It was exciting to announce that Margaret Morris’s portrait of her pupil and assistant Flossie Jolley has been acquired by The Fleming Collection, in an article I have written for the Scottish Women and the Arts Research Network (SWARN).
Margaret Morris (1891-1980)
Margaret Morris was born in London in 1891. She began her stage career aged three years old and trained as a dancer from the age of six. She went on to develop her own dance technique, Margaret Morris Movement and opened the first of her schools in 1910. Three years later she took her troupe to Paris, where she met the Scottish Colourist John Duncan Fergusson (1874-1961); their resultant personal and professional relationship was to last until his death in 1961. Fergusson encouraged Morris to paint, in addition to her set and costume design, whilst she and her pupils provided models and subject matter for his practice.
Flossie Jolley was one of the original members of Morris’s first touring company of ‘Dancing Children’, established in 1910. She was to remain with Morris until at least 1918, taking on choreography and teaching responsibilities. A 1911 pencil sketch by Morris of Jolley and fellow dancer Kathleen Dillon (1898-1990) is in the collection of The Fergusson Gallery, Perth (acc.no. MM407), which is dedicated to Morris and Fergusson’s creative legacy. Jolley and Dillon were praised in reviews of Morris’s productions, including being described as ‘gentle zephyrs blowing across the stage in veils of blue and grey’ in The Pall Mall Gazette of 27 November 1912.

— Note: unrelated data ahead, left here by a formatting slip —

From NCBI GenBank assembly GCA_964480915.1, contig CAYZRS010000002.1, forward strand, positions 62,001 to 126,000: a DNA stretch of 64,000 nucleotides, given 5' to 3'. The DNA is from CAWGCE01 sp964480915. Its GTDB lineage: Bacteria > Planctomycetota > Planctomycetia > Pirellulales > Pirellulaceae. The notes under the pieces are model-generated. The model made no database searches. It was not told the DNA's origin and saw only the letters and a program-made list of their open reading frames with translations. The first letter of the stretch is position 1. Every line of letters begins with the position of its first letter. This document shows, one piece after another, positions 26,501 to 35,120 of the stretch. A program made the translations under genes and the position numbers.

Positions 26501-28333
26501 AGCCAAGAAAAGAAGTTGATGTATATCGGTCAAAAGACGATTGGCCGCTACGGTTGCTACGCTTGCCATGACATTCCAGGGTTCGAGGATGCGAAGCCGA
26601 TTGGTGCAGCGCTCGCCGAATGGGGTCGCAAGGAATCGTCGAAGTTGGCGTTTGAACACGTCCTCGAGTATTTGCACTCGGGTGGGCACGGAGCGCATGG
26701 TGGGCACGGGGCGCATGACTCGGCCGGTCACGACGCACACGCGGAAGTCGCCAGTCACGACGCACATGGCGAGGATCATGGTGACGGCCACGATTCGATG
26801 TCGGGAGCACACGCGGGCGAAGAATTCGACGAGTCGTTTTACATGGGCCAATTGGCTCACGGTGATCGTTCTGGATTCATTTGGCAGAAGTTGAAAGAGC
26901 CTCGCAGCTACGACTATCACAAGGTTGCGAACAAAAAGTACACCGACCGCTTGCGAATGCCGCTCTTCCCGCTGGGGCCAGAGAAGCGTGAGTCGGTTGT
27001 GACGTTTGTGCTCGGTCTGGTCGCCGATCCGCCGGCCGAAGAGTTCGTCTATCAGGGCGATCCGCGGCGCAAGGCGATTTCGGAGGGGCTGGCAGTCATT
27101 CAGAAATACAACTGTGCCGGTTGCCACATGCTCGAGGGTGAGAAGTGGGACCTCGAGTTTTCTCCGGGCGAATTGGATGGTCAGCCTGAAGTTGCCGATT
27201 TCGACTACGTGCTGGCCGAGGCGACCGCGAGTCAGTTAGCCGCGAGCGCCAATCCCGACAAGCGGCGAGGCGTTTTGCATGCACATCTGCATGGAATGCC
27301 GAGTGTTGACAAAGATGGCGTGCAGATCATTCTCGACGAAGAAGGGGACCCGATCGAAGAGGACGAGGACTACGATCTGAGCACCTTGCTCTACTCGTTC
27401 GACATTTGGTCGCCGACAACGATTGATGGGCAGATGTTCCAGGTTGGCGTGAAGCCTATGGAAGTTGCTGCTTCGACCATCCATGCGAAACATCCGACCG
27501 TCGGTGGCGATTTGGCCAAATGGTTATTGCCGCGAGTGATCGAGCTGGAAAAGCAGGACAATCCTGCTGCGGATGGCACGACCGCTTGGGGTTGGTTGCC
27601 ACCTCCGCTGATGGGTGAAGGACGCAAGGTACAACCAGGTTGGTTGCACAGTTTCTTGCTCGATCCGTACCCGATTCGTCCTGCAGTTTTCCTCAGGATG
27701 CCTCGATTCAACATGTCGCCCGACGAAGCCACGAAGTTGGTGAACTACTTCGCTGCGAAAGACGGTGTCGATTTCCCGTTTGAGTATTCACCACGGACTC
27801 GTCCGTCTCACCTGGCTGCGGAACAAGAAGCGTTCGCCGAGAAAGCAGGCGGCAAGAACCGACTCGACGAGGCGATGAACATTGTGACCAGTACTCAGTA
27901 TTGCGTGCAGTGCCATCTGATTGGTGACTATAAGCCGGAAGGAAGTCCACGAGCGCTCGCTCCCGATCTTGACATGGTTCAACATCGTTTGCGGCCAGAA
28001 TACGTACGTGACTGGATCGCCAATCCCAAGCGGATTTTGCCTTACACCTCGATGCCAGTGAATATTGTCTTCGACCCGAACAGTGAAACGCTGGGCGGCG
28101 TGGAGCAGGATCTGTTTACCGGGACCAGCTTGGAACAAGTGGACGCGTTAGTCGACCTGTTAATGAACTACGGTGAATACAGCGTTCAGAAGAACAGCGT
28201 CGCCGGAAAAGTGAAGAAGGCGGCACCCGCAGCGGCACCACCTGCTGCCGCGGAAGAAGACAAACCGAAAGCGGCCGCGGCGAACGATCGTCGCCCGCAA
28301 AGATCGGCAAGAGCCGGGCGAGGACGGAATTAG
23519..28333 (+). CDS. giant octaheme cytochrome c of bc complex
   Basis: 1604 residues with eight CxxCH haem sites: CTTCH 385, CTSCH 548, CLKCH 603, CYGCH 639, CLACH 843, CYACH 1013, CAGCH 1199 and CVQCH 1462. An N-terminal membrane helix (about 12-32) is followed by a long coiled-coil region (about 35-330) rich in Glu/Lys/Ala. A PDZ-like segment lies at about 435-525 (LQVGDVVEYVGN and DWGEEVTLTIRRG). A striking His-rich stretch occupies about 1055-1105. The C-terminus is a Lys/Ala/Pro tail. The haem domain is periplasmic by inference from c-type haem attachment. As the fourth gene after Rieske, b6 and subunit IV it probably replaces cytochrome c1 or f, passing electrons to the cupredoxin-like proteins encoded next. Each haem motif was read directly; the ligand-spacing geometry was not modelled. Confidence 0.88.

The Fleming Collection
The Fleming Collection celebrates Scottish art and creativity through exhibitions and other events, publications and educational intiatives. Its collection of Scottish art encompasses some 600 works, covering the period from the seventeenth century to the present day. Their exhibition, Scottish Women Artists: Transforming Tradition, can be seen at the Sainsbury Centre for Art, Norwich until 4 September 2022 and is accompanied by the book Scottish Women Artists by Charlotte Rostek. Morris’s portrait of Flossie Jolley has therefore gone to a very good home.
Scottish Women and the Arts Research Network
I am pleased to be a member of SWARN, which was founded in 2018. It encourages and promotes research on the work of historic women artists, designers, makers and collectors in Scottish collections. My article for them, called ‘Collecting Scottish Women Artists’, can be found here. My research is indebted to Richard Emerson, author of Rhythm and Colour: Hélène Vanel, Loïs Hutton and Margaret Morris and Amy Fairley, Collections Officer (Art), Culture Perth and Kinross.
For more about Morris and Fergusson, please follow this link. I wrote about the 30th anniversary of The Fergusson Gallery in this article. One of several features I have written about The Fleming Collection can be found here.